INTEGRATED DELIVERY SYSTEMS: Losing on MD Practices
The number of integrated delivery systems (IDS) losing money on owned physician practices has jumped, reversing a trend toward profitability seen in recent years, according to Ernst & Young LLP's 1999 Physician Practice Benchmarking Survey, released last week. This year's survey found 96% of IDSs reporting losses on physician practices, for an average deficit of $111,562 per physician. Data from 1998, however, showed only 59% of surveyed IDSs reported losses in their practices, with losses averaging $86,915 per doctor -- a slight drop from 1997 losses of $93,600 per physician. Further, net losses per physician among group practices are "significantly less" than those of IDSs, a finding attributed to lower net revenue generated by physicians in IDS-owned practices. The study attributes this lower revenue in part to the fact that a greater number of IDS-owned practices are primary care only (68% versus 56% for group practices), though does not provide an explanation for the jump in IDS losses overall.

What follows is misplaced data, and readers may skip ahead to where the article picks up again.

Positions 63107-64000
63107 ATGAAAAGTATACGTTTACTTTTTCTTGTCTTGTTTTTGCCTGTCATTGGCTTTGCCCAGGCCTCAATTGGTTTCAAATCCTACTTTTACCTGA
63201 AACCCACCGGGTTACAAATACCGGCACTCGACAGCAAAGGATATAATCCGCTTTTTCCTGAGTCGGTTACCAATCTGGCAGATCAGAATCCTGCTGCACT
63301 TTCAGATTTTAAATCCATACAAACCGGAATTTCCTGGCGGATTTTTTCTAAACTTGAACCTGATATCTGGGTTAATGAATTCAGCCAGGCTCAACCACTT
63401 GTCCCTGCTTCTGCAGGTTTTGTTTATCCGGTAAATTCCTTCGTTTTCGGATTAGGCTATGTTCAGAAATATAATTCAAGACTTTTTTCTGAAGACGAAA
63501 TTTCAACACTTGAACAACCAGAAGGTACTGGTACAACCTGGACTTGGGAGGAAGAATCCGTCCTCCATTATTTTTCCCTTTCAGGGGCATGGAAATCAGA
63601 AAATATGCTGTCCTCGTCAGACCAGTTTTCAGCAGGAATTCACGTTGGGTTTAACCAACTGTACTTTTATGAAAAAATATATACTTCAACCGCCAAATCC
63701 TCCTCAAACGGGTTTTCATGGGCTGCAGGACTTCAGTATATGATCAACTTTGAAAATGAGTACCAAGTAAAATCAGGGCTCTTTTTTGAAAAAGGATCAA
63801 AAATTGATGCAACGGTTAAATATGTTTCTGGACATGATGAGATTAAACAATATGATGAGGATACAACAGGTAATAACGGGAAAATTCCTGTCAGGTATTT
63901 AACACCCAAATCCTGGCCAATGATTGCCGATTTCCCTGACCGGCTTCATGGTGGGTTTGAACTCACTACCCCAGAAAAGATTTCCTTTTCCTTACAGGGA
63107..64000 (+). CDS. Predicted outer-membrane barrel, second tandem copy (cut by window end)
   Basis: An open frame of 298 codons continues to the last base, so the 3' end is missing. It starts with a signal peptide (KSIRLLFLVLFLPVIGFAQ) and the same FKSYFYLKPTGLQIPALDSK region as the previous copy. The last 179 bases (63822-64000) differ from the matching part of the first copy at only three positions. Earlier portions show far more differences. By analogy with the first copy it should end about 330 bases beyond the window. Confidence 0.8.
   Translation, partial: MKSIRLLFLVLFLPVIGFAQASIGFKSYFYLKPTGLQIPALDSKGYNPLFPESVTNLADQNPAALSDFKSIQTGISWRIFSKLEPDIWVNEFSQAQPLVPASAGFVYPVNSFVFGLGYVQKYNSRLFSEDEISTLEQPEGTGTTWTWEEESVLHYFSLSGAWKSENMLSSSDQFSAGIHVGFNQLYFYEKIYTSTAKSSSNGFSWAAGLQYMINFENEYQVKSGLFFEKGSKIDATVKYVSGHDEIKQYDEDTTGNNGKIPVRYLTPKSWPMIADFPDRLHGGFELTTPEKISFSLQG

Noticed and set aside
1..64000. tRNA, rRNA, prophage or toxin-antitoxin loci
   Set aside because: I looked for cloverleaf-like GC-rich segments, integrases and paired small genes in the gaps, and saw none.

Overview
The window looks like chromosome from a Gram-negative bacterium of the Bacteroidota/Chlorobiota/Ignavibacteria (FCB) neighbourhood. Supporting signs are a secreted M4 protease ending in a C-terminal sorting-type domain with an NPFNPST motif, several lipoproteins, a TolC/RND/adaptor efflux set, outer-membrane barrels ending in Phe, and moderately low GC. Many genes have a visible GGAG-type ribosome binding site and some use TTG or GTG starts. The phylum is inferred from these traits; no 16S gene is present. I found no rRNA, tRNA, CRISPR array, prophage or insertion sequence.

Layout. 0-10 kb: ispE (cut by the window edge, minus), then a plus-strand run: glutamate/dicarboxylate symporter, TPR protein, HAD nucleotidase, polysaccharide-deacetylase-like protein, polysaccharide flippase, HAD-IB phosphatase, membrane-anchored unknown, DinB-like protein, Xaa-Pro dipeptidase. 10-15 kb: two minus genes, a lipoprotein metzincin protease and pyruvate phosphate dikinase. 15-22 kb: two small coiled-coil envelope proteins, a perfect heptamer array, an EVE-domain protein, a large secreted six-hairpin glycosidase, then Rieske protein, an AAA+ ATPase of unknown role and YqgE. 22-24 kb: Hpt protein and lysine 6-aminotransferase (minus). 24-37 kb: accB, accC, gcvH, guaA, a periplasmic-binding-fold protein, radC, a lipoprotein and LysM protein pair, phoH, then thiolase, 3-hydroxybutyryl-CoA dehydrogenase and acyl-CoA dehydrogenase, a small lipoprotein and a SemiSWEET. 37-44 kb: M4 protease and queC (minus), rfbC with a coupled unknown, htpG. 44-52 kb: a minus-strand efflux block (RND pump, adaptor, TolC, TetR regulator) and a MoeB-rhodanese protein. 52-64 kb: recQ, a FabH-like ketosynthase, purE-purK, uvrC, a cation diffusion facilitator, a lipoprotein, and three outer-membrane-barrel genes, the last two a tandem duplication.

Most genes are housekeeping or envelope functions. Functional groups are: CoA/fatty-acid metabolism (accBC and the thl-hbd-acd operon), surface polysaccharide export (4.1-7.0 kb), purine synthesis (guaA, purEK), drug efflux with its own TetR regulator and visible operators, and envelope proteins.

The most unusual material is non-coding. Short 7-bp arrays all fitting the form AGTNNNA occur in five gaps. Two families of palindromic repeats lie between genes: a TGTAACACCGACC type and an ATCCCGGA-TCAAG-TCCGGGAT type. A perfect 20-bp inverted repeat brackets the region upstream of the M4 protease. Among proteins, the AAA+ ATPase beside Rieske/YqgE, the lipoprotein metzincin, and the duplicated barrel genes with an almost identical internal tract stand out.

Physician Administrators See Pay Increases
The survey produced some good news for hospitals trying to attract physicians to full-time administrative positions: 1999 data shows full-time administrators making more than those physicians who merely supplemented clinical functions with part-time administrative responsibilities, a reversal from the previous year. In an essay accompanying the survey, Ernst & Young analysts argue this change "should support the recruitment and retention of a broader range of physicians into these important roles." The results are not so good for clinical compensation, however: The 1999 survey shows both productivity gains and the rate of increase in compensation slowing for all physicians, whether owned or independent; primary care specialists, for example, show almost no change in their compensation or productivity from 1998 levels. The largest earnings increase comes among surgical specialists, with compensation levels increasing 5% and clinical productivity growing 6%. Overall, analysts said, the 1999 survey shows it is becoming more difficult for physicians to work profitably under managed care. Survey findings also include data on staffing practices and the structure of physician reward plans, based on data representing more than 20,000 physicians, physician administrators and allied health providers in 129 IDSs and group practices. To purchase the survey, e-mail firstname.lastname@example.org (Ernst & Young release, 10/13).